Pushkar1

Joined Apr 5, 2021
205
. There are many tools such as flowcharts, state diagrams, tree diagrams that can be used to help organize the design process but whatever tool you use, you must have a clear, detailed description of how to approach the solution to the problem before you can code it or test it.
I know what is Flowchart, State Diagram, but I have never heard of Tree Diagram which use in Embedded System Design.

Can you please explain how it is used in design
 

JohnInTX

Joined Jun 26, 2012
4,545
1626357532453.png
A tree diagram looks something like this. The node at the top is the main function to perform. In this example, the main function at the top uses 3 supporting functiono to do its job INPUT, PROCESS, OUTPUT for example. Each of those functions in turn call upon supporting functions at a lower level and so on. The tree diagram becomes a visual description of the whole program, its parts and how those parts relate to each other.
 

andrewmm

Joined Feb 25, 2011
1,752
a) not understanding the problem / task, but saying they do
b) not testing the code , compile and run
c) not having code peer reviewed, ( its so simple what can go wrong )
d) Commenting , lack of or stupid comments,
e) and the biggest , syntax , but the IDE should find that for you,
 

Thread Starter

Pushkar1

Joined Apr 5, 2021
205
I agree with you 100% @JohnInTX . we should have design plan before writing code. I see a lot of people they write code directly. But I always try to learn techniques how to design the system. I have found great advice on this forum, especially @MrChips has given me great tips.But there are still many questions that I do not understand, maybe with time I will understand.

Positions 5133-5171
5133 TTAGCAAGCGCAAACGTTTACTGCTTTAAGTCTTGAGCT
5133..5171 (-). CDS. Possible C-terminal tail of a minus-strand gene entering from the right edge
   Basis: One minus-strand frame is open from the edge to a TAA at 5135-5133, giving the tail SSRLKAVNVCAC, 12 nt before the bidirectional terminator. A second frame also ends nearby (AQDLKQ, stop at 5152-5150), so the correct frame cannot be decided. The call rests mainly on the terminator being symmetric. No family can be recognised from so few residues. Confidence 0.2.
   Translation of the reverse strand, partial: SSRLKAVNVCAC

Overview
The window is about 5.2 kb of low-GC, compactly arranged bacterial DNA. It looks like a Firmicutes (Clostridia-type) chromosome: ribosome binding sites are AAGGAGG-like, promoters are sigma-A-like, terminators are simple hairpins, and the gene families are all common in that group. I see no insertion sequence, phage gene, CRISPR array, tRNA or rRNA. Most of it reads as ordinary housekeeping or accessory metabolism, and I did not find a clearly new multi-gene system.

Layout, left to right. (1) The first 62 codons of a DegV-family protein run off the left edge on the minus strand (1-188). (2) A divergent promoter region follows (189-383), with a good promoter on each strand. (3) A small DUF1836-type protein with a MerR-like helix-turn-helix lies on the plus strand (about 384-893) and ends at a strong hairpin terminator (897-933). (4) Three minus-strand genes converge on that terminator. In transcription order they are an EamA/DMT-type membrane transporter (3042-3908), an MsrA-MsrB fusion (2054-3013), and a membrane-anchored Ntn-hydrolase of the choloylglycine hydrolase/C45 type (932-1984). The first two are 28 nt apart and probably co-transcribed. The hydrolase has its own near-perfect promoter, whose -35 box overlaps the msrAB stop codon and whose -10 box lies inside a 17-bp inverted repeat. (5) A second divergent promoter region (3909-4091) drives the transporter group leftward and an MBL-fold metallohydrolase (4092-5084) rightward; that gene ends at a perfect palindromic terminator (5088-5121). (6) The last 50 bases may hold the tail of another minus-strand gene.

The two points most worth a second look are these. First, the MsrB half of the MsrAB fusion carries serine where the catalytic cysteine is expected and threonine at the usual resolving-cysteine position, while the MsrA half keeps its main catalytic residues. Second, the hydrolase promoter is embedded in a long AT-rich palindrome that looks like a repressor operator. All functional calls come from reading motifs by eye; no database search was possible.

A puzzle for me is that I don't understand what tools should be used to design a project. Of course the tool will depend on the project. But I am still not clear which tool should be used for which project.

List of tools
1. Flowchart
2. State diagram
3. Table's
4. Timing Diagram
5. Tree Diagram
6. Graph

Can you give some advice on what tools and when should be used in project planning?

I'm sorry if this question is not suitable for this forum or off topic, please ignore
 
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JohnInTX

Joined Jun 26, 2012
4,545
Can you give some advice on what tools and when should be used in project planning?
Each of the tools you listed has things they do well and things that something else would be better. For example, a flow chart is good for describing a procedural process i.e. starts at one point and proceeds through various steps to the end. But a flow chart is not as good as a state diagram to describe a state machine if that is what you are using. A tree diagram gives a nice overview of the whole process but may not have enough detail to fully describe all of the program's actions. I use a mix of all of them depending on the particular situation.

If you take the time to become familiar with each tool and more importantly USE them in your design process you'll discover which works best for a particular situation. In any case it is more important to plan your program, using whatever tool(s) and methods make that job easier and more understandable than to get hung up on which tool should be used when.

Good luck!